German-Afghani terror suspect links Iran to al-Qaida (JERUSALEM POST) By BENJAMIN WEINTHAL, JERUSALEM POST CORRESPONDENT 03/28/12)
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KOBLENZ – Ahmad Wali Siddiqui, a German-Afghani who is alleged to
have been a member of al-Qaida, said on both Monday and Tuesday
during his trial that Iran harbored al-Qaida terrorists.
The revelations were fresh evidence of Shi’ite Iran’s ongoing support
of Sunni terrorists in al-Qaida and the Islamic Movement of
“Life in Germany is not good. You live with gays, lesbians and Jews.
Islam rules here,” Siddiqui, 37, told his mother in Hamburg in a
wiretapped telephone conversation disclosed during his trial. He is
charged with being a member of a terrorist organization.
A group of German Islamists planned to return from Pakistan in 2010
to mount attacks targeting Europe’s economy. American forces in Kabul
arrested Siddiqui in 2010 when he was on his way to Germany.
He said during the trial that two of his fellow conspirators – Rami
Makanesi and Naamen Meziche – flew from Vienna to Tehran so as
not “to not get caught.” An Iranian-operated travel agency in Hamburg
arranged their trip.
Makanesi and Meziche established contact with a facilitator known
Mamoud,” who works for the Islamic Movement of Uzbekistan, Siddiqui
The travel route allowed the two men to travel unimpeded to the
eastern Iranian city of Zahedan, which serves a hub for terrorists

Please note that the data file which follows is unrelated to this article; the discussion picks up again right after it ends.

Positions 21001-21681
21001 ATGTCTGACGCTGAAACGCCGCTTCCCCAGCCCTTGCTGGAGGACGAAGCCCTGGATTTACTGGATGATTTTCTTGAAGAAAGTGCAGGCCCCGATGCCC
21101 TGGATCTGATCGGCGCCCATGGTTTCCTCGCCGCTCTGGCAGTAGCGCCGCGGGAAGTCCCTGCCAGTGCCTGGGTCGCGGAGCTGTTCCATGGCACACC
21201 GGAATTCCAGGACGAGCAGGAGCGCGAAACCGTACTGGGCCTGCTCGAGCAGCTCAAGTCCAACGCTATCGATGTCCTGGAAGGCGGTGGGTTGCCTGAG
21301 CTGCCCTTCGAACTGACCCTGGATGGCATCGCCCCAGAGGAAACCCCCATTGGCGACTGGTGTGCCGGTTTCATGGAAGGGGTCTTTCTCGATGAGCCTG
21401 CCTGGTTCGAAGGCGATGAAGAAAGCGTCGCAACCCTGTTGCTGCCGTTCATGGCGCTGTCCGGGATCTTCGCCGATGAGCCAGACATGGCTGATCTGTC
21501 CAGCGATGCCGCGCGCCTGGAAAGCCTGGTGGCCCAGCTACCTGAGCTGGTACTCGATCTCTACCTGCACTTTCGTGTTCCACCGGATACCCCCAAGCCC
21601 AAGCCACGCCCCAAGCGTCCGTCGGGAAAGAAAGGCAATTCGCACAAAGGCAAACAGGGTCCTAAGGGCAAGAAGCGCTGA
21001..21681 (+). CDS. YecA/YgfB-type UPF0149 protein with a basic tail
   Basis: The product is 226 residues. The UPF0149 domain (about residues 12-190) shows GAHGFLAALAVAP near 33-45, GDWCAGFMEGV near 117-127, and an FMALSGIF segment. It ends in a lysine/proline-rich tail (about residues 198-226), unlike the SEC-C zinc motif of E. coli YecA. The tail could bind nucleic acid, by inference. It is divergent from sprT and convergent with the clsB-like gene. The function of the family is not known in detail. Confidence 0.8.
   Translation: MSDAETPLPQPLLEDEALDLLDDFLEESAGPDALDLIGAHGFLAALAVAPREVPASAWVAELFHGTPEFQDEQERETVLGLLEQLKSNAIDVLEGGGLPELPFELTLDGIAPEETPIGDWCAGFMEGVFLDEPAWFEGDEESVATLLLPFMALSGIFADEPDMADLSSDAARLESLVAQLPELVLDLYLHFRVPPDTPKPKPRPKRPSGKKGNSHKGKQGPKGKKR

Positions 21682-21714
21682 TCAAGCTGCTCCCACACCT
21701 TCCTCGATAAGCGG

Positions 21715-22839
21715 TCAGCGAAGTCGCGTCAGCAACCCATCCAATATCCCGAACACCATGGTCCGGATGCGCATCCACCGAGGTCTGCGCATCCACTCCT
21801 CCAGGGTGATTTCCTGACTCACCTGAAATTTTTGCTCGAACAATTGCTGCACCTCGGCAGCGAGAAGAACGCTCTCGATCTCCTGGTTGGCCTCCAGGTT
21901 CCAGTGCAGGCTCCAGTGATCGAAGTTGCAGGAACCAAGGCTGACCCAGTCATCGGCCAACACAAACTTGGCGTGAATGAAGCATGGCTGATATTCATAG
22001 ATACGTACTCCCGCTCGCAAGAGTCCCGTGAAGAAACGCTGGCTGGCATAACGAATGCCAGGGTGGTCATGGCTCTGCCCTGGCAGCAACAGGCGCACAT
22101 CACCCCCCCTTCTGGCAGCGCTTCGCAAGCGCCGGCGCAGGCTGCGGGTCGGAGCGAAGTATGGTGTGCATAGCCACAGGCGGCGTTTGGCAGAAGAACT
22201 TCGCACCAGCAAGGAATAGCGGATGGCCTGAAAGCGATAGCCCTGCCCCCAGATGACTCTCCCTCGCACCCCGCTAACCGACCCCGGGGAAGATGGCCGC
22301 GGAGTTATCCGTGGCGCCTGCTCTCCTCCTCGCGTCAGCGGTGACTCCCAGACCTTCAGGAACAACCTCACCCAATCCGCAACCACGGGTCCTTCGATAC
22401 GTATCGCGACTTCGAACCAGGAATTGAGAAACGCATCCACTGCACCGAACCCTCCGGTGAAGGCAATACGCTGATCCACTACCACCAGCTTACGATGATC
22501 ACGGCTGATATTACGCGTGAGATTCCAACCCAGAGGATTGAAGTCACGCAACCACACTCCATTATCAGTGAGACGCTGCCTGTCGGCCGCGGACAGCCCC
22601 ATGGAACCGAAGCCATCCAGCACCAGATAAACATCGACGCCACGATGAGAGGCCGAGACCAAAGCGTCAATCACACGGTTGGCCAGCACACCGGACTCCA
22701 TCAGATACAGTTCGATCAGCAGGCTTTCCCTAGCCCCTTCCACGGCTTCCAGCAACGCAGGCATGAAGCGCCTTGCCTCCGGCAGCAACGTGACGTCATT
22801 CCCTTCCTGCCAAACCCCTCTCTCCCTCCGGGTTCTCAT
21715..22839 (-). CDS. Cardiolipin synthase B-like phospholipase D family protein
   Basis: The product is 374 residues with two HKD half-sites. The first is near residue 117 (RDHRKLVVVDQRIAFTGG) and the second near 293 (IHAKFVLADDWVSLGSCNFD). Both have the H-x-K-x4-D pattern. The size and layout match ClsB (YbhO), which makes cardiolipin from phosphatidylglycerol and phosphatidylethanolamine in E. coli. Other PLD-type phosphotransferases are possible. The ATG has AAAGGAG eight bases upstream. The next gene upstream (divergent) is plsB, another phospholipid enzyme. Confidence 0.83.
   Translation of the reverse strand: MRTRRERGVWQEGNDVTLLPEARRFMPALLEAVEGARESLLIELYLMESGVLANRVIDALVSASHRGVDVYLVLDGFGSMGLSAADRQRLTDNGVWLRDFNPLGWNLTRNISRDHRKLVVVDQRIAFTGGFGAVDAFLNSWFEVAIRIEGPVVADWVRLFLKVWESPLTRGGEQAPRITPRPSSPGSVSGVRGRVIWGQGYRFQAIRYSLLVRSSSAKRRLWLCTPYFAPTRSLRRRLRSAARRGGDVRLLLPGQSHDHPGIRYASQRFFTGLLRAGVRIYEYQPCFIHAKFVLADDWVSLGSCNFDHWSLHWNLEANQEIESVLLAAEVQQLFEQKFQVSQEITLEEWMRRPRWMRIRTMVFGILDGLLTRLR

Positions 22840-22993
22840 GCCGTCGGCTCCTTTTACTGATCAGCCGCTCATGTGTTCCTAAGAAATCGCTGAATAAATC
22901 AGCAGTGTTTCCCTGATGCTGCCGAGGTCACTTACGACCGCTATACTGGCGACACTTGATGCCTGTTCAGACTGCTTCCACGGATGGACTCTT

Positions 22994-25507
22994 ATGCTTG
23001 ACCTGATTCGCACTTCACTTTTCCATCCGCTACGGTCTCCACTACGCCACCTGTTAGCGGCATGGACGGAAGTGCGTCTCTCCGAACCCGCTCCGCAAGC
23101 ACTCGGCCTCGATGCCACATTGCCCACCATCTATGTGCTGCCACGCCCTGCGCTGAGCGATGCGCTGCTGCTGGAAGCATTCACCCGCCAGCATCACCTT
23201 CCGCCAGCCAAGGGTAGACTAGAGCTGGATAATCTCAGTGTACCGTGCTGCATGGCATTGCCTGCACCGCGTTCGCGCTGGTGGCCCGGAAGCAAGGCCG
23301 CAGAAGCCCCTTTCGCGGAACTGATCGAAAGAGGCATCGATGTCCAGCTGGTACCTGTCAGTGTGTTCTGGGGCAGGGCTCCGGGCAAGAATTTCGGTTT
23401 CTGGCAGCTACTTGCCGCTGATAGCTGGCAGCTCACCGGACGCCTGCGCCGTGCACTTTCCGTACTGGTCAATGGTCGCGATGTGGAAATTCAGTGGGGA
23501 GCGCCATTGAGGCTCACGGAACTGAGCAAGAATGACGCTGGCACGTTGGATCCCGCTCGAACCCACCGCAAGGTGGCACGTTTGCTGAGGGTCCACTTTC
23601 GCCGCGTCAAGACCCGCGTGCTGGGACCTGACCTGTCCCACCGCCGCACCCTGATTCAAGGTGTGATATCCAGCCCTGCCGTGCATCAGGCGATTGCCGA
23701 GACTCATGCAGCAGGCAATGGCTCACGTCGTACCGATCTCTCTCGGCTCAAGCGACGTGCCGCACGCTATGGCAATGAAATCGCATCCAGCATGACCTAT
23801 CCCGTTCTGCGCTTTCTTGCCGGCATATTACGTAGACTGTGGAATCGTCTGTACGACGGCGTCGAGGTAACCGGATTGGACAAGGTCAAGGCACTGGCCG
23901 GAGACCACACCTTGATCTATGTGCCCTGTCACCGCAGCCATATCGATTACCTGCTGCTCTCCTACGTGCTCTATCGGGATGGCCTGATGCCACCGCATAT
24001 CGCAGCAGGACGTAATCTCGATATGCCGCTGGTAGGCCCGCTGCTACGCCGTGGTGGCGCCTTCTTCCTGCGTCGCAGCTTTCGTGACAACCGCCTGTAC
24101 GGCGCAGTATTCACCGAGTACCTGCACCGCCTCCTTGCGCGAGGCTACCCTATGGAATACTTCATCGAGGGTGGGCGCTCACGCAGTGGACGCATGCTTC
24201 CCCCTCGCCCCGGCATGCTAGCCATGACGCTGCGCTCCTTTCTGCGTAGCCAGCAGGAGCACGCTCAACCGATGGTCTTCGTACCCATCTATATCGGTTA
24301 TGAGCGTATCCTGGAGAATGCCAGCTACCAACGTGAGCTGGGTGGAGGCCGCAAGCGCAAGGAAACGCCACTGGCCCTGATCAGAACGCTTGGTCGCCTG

seeking to enter Afghanistan and Pakistan. Dr. Mamoud “welcomed them”
to Zahedan and from the border city they made their way into
Pakistan, Siddiqui said.
Pakistani authorities arrested Makanesi in 2010 while disguised as a
woman wearing a burka. Meziche is believed to be in Iran.
Presiding Judge Angelika Blettner poised tough questions to Siddiqui
about his views toward the West and Jews. She said his anti-Jewish
and homophobic comments revealed contempt for life in Germany. When
asked by federal prosecutor Bernd Steudl who had taught him to hate
Jews, gays and lesbians, Siddiqui replied that “every mujahideen
[people involved in jihad] holds this opinion.”
Siddiqui said at the trial, “I have nothing against Jews.”
Sources connected to the trial said it is expected to reveal an
intricate network among al-Qaida members, the Islamic Republic of
Iran, and other Islamic terrorist groups operating in Europe,
Afghanistan and Pakistan. (© 1995-2011, The Jerusalem Post 03/28/12)
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